Historic Markers Across Florida



Church of the Nazarene Hernando/Architectural Description



Marker ID:  
Location: 2519 N Florida Ave, Hernando, FL
County: Citrus
Coordinates: N 28° 53.945    W 082° 22.415
  28.89908333    -82.37358333
Style: Free Standing **
Waymark: None
 



Text:

Church of the Nazarene Hernando


Hernando, named for Spanish explorer Hernando de Soto, was founded in 1881 by the Croft and Van Ness families. Beside the Tsala Apopka lakes their citrus groves thrived. Development followed the discovery of phosphate in nearby Dunnellon. By 1892, the Silver Springs, Ocala and Gulf Railroad had reached Hernando. Mary Storey Croft Nickerson of a founding family surveyed and platted the growing town. The World War I embargo ended phosphate shipment to Germany; then the 1929 Stock Market crash and Great Depression caused a population decline. However, on this site in 1934, Annie Lenthal Van Ness Croft founded the Church of the Nazarene. Then the dedicated congregation with volunteer labor built their church on land given by W.D. and Ruby Croft. The Dunnellon Phosphate Company donated rubble limestone, hauled in Fred Spooner's converted school bus. T.C. Ellis gave the cement. J.R. Parker supplied the lumber and metal roof shingles. Annie Croft bought the clear glass windows. On Labor Day 1935, the first service was held in the one-story wood and limestone church with a basement and two-story steeple. Reverend C.K. McKay of Nyack, N.Y., who helped with construction officiated. In 1936, the church ladies bought a bell from the Dunnellon Fire Department which hung in the tower until the 1970's. The congregation needed; then built a larger church nearby on North Florida Avenue which opened March 10, 1974. Over time the little church that faith built underwent alterations, neglect, abandonment and condemnation. During its brief life the church exemplified the hardy spirit of perseverance and self reliance of the local community. It was demolished in 1993.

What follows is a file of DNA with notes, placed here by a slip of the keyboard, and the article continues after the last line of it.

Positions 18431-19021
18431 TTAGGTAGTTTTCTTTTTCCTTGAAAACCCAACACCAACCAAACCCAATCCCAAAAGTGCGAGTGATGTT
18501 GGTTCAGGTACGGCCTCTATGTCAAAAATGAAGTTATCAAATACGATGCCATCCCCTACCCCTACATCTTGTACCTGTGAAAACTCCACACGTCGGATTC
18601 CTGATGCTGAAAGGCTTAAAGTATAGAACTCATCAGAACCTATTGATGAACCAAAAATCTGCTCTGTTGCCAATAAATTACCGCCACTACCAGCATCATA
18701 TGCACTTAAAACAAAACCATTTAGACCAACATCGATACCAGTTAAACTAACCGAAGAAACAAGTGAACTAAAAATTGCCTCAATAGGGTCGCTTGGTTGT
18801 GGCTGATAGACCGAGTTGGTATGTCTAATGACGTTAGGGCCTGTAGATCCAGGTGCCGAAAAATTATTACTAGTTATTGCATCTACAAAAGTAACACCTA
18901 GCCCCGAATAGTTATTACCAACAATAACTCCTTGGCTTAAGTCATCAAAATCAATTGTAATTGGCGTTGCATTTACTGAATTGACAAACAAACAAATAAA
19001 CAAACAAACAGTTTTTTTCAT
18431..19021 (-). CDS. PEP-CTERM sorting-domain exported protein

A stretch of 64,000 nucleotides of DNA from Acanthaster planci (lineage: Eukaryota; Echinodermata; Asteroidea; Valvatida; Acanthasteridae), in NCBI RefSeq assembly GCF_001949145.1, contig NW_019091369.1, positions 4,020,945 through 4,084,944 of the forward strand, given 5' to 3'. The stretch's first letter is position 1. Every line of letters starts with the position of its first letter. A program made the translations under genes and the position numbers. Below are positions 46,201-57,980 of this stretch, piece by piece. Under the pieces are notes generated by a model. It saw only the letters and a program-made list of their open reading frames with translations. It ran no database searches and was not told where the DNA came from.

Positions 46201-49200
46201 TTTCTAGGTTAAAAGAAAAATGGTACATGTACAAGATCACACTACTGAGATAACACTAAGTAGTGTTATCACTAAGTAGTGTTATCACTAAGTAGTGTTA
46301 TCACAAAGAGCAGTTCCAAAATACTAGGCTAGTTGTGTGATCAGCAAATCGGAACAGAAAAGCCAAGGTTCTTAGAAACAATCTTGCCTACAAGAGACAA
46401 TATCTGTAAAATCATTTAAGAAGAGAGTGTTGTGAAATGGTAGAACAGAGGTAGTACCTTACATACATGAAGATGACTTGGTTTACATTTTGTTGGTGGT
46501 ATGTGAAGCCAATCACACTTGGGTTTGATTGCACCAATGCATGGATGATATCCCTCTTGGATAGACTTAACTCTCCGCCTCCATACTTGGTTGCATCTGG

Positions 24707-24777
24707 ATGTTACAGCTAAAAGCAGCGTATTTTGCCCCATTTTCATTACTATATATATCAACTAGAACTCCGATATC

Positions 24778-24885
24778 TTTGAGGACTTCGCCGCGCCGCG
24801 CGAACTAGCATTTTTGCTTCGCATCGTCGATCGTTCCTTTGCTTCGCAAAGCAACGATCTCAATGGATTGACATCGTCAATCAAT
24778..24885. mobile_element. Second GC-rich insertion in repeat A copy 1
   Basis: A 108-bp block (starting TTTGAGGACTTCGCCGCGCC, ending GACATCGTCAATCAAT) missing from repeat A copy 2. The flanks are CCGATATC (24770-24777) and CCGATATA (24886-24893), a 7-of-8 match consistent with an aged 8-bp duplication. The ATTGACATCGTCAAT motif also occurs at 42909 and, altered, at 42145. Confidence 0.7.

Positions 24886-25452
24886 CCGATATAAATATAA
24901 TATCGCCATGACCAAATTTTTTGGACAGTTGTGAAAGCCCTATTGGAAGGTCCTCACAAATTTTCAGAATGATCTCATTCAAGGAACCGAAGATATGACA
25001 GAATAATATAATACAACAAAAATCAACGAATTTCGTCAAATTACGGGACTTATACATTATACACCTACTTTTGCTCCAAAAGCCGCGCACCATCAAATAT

Architectural Description


The old Church of the Nazarene was located on a nine and one-half acre parcel here where you stand today. It was a one-story masonry vernacular building with a full basement, which was quite unusual for this area. The design of the building was a simple rectangular unit with a two-story bell tower. The walls were constructed from rubble limestone which was donated by the Dunnellon Phosphate Mining Company. Before the Civil War vernacular styles were local in nature, conveyed by word of mouth or by actual demonstration, and relied heavily on native building materials. With the Industrial Revolutionary movement mass manufacturers became the pervasive influence over the vernacular design. However, this area experienced very difficult times after the decline of the Phosphate Boom and relied heavily on local materials even through the mid-twentieth century. There still are a few examples of this rare type of rubble limestone construction evident in other structures throughout Citrus County.







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